That said, the question of how to deal with nations such as China and India who play a large part in the global economy persists. This is particularly true in regard to the foreign policy of the United States because of the fact that the U.S. is presently in such a large-scale financial debt to China. In such circumstances it hardly seems appropriate for the U.S. to try to pressure China about its labor rights and human rights violations. On the other hand, such a time is actually the best time for America to challenge China on its consistent violations of worker rights and human rights. The reason that it is a very good time for America to act is because America has both a moral and financial incentive to see to it that China adheres to international standards regarding labor and human rights.
The way that Swinnerton & Schoepfle present the argument is to suggest that there is a collective morality associated with any society. This holds true for America and it holds true for the larger global society. Keeping in mind that the global workforce is, whether formally united or not , a collective, the standards that are arrived at for human rights and labor rights by this collective must be seen as holding more intrinsic power than the viewpoint of any single state. Therefore, as the authors indicate, “actions on slavery, forced labor, the employment of very young children, and collective bargaining rights might be considered as a good called “social moral consciousness”” (Swinnerton & Schoepfle, 1994). the functionality of the “social moral consciousness” can be thought of as having two parts: first is its ability to recognize an unjust action and second is its ability to act to rectify the unjust action. The first capacity as we will see is actually an important part of how the U.S. can use its foreign policy as a method for pressuring reluctant countries such as China and India to adopt ILO standards and rights.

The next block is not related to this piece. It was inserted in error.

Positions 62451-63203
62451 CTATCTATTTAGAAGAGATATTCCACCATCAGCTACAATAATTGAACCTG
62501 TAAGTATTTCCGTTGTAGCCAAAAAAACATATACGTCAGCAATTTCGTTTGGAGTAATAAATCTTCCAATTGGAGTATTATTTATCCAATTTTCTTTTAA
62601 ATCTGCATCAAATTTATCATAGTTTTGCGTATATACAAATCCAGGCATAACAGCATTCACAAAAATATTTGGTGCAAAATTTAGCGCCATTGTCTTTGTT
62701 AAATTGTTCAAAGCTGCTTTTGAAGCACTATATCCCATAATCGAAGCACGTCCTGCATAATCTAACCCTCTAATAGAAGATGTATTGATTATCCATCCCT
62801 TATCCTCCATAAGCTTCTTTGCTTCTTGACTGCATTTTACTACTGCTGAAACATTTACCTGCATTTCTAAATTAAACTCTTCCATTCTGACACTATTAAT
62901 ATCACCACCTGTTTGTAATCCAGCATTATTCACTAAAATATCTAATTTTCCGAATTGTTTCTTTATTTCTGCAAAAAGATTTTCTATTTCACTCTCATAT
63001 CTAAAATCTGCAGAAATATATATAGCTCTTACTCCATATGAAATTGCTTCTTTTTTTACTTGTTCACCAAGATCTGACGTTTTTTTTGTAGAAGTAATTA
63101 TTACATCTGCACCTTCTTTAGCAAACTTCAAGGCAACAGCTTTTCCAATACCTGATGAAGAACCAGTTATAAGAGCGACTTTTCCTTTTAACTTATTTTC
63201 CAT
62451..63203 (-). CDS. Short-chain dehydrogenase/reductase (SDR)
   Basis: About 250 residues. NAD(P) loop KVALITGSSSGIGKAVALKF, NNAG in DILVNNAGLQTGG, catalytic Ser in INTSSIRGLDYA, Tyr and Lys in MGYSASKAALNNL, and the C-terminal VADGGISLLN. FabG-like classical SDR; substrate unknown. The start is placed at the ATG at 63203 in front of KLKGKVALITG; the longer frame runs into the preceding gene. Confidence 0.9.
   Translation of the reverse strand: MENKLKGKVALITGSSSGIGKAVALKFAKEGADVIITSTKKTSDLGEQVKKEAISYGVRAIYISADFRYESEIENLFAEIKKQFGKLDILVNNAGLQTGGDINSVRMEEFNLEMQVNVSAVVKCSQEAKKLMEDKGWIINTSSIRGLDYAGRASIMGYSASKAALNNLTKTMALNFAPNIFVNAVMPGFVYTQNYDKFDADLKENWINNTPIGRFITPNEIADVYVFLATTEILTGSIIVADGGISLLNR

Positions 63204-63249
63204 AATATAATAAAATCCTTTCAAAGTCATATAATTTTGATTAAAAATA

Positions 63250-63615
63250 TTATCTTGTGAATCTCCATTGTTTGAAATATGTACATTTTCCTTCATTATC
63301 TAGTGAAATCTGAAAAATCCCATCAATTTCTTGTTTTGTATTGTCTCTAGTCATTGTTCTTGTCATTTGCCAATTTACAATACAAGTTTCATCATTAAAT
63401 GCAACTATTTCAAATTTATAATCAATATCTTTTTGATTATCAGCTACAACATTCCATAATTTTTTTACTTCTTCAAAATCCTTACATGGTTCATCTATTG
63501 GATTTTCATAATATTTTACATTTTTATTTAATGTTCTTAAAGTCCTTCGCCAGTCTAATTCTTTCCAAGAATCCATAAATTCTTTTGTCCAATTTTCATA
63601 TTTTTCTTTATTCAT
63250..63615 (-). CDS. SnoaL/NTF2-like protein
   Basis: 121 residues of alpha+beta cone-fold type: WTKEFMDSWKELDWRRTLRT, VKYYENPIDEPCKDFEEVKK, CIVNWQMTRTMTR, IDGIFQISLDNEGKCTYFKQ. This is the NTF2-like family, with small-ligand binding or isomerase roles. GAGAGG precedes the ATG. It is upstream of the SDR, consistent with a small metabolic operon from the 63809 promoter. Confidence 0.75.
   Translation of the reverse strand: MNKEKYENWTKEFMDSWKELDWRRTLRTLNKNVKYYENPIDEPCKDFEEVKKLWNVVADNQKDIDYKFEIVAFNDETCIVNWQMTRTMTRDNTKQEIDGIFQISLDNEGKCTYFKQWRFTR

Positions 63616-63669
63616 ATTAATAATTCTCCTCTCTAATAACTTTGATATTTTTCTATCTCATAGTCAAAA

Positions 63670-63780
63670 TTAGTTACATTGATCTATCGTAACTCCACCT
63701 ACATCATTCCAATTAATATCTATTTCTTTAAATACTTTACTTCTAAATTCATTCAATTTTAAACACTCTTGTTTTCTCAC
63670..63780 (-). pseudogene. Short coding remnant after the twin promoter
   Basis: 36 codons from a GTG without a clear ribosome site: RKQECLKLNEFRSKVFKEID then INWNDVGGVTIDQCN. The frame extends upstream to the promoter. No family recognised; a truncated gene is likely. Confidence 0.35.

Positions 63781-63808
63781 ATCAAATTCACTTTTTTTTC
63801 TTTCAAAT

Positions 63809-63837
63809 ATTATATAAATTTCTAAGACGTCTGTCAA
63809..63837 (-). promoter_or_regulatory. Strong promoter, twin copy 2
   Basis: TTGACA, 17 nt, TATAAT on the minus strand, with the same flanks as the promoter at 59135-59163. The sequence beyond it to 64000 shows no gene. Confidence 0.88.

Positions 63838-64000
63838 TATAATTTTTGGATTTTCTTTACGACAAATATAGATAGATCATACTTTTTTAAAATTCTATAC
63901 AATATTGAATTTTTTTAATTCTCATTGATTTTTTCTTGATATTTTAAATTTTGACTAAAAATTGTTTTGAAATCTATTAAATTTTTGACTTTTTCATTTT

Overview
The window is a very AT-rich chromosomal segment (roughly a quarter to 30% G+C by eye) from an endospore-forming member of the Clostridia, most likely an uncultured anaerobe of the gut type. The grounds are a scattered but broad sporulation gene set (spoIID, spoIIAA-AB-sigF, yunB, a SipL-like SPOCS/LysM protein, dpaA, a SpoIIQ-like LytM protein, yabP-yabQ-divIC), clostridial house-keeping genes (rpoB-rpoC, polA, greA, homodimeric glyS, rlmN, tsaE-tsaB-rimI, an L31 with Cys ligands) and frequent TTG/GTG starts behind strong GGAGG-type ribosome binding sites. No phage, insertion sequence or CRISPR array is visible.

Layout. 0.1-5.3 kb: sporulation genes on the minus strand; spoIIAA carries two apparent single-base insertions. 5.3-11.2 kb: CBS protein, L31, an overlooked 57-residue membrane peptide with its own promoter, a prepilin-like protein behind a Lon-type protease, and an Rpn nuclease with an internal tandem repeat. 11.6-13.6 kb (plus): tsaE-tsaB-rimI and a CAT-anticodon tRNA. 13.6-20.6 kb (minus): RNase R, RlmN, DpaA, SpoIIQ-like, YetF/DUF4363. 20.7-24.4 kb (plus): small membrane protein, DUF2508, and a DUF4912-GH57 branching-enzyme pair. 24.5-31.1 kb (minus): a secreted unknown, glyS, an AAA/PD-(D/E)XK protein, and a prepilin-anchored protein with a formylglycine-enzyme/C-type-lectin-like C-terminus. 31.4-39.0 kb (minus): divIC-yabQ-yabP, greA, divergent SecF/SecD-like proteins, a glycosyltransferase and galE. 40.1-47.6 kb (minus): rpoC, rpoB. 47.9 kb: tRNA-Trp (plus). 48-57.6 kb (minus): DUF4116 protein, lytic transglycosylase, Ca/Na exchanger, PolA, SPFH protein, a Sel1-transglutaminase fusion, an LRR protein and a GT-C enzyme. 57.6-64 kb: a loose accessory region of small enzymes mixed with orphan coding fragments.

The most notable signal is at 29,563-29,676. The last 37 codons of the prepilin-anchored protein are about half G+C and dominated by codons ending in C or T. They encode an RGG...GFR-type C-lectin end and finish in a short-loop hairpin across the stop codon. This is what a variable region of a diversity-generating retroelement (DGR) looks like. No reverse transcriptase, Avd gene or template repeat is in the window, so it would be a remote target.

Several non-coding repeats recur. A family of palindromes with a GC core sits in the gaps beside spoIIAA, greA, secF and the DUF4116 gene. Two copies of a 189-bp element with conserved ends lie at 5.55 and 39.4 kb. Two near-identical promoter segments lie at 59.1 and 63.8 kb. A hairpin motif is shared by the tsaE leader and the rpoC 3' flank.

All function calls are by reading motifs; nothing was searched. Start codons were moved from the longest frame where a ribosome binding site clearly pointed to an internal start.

Again, it is important to remember that as a anon-state actor, the ILO stands uniquely apart from the potential self-interest of a nation that is, for example, ruled by a dictatorship. This means that, as Swinnerton & Schoepfle point out that, “The ILO’S procedures do not generally lead to agreements between nations […] national governments may differ in the degree of compliance with, or enforcement of, national laws.” (Swinnerton & Schoepfle, 1994). Just as the ILO is unable to directly influence the laws or enforcement of laws in any sovereign nation, but must hope for voluntary compliance, any use of U.S. foreign policy to put pressure on nations to comply to ILO standards must be indirect. In other words, it is highly unlikely that the U.S. could bring its military power to bear in regard to forcing China or India to comply with ILO standards. The question of genuine force being applied by the U.S. against China, India, or any other non-compliant country is moot. Doing so is not only unlikely, it is a virtual impossibility.
If the U.S. is unable to bring threat of military violence against nations who fail to comply to ILO standards, that still leaves a wide-range of diplomatic and economic measures that can be used to influence reluctant nations to adopt ILO labor standards and improve their record on human rights. The first category of action: diplomacy is a very important method. This is due to the fact that abuse of workers and abuses against human rights create their own innate backlash in the global marketplace. Some economists argue that merely informing prospective consumers about the nature of the abuses that happen to be associated with a given range of products is a sound method for reducing the sales of such products and therefore a way of punishing nations who abuse workers or human rights.